Introducing Project Latchkey

A latchkey kid or latchkey child is a child who returns from school to an empty home because their parent or parents are away at WORK or a child who is often left at home with little parental supervision.

First Priority
Latchkey’s first priority is to provide an educational environment which is conducive to the children’s safety, health and welfare.
Parent Satisfaction

Latchkey welcomes and encourages parent input. We strive to meet the needs of as many parents as possible.

  • 25% of Texas’s youth are responsible for taking care of themselves after school. These children spend an average of more than 7 hours per week unsupervised.
  • 82% of voters agree that more after school programs are needed and 72% feel Congress should increase funding for these vital programs.
  • Studies show that children are most at risk during the hours after school when juvenile crime triples and children are most likely to be involved in risky behavior.
  • 77% of mothers with school age children are employed.
  • While the work day grows longer for working parents, the school day has not. The gap between work and school schedules amounts to as much as 25 hours per week.
  • 87% of working parents say they are most concerned about their children’s safety in the hours after school. This “after school stress” leads to distraction, resulting in lower productivity, high turnover, and absenteeism in the workplace.
Effects on children

The effects of being a latchkey child differ with age. Loneliness, boredom and fear are most common for those younger than 10 years of age. In the early teens, there is a greater susceptibility to peer pressure, potentially resulting in such behaviors as alcohol abuse, drug abuse, sexual promiscuity and smoking. The behaviors might stem from "unspent energy, peer pressure to misbehave, or hostility because of the lack of appropriate adult attention". However, some children can exude positive effects, such as an early development of self-reliance, adaptation to difficult situations, and a desire to contribute to a visible need in the household.

Socioeconomic status and length of time left alone can bring forth other negative effects. In one study, middle school students left home alone for more than three hours a day reported higher levels of behavioral problems, higher rates of depression, and lower levels of self-esteem than other students.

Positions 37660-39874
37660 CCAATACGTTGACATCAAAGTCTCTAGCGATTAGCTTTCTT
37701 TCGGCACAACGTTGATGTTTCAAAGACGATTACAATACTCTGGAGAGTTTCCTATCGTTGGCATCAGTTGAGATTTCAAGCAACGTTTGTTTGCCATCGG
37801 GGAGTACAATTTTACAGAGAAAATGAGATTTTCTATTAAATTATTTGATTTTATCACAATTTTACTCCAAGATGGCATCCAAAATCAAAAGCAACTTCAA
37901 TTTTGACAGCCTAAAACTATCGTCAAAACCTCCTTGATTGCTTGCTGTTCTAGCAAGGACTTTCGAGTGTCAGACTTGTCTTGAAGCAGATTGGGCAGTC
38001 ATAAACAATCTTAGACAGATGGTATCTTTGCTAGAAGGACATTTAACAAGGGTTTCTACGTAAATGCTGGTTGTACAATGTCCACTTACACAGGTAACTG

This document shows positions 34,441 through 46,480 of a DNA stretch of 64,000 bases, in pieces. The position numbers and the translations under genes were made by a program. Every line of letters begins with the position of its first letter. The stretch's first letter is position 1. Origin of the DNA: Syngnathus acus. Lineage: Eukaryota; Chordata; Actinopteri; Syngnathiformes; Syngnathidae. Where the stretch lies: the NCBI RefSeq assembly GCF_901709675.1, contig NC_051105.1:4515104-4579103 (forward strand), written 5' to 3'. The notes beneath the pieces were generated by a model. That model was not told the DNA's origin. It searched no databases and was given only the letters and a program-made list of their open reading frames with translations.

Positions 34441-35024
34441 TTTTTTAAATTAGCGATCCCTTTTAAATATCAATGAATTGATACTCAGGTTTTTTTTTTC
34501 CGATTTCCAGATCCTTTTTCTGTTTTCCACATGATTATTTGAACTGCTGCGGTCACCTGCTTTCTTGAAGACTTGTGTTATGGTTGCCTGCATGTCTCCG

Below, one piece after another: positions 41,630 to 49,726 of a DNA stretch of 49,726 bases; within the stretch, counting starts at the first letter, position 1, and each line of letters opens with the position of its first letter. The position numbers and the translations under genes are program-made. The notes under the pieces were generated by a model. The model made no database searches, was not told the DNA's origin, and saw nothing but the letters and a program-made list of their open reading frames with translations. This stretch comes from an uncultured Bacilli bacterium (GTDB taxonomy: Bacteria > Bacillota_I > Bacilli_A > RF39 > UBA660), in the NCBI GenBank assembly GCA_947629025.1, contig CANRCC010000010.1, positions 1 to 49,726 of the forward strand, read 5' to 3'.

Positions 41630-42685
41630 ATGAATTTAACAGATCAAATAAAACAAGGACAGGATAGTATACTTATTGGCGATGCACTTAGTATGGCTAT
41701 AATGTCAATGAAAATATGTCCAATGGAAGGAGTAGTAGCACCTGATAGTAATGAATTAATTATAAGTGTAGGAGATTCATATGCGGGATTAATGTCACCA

Children from lower income families are associated with greater externalizing issues (such as conduct disorders and hyperactivity) and academic problems, while children from middle class and upper class income families are no different to their supervised peers. In 2000, a German PISA study found no significant differences in the scholastic performance between "latchkey kids" and kids in a "nuclear family".

Positive effects of being a latchkey child include independence and self-reliance at a young age. Deborah Belle, author of The After-School Lives of Children: Alone and with Others While Parents Work suggests that being left home alone may be a better alternative to staying with baby-sitters or older siblings.

Legal issues

The legality of the latchkey children's "alone time" varies with country, state and local area. In the United States, state and local laws typically do not specify any particular age under 18 when a child can be legally left without supervision. Texas has no age restriction, most commonly if a child is capable of taken care of himself or herself (eat, drink, understand fire safety, and knows how to call 911) then the parent can make a decision on each child’s ability.

Parents can be held accountable by child welfare organizations or law enforcement if children come to harm while left without supervision if, in the opinion of the agency, the children's age or other considerations made such a choice inappropriate. Legal issues also continue to be important concerns for those who work in libraries. They worry about the potential liability should an unattended child be hurt, molested or abducted while at the facility. This issue becomes critical, particularly at closing time when "parents who are late picking up their children also create safety and possibly legal problems."

Do and Don’ts

Do

  1. Teach children the importunateness of being safe at all times.
  2. When they get off bus go straight into the house.
  3. Check area from bus to house, make sure it’s safe.
  4. Lock door
  5. Don’t come to or answer the door to anyone. Have special knock that you and the child knows, that will let the child knows it you
  6. Tech phone use in case of emergency (your number and 911).
  7. Teach basic food tips.

Don'ts

  1. Don’t play outside
  2. Don’t answer the door to anyone.
  3. Never tell anyone your home alone.
  4. Don’t light or start any kind of a fire.
  5. Never let your friends come over while you’re alone.
  6. Don’t be a fool, stay cool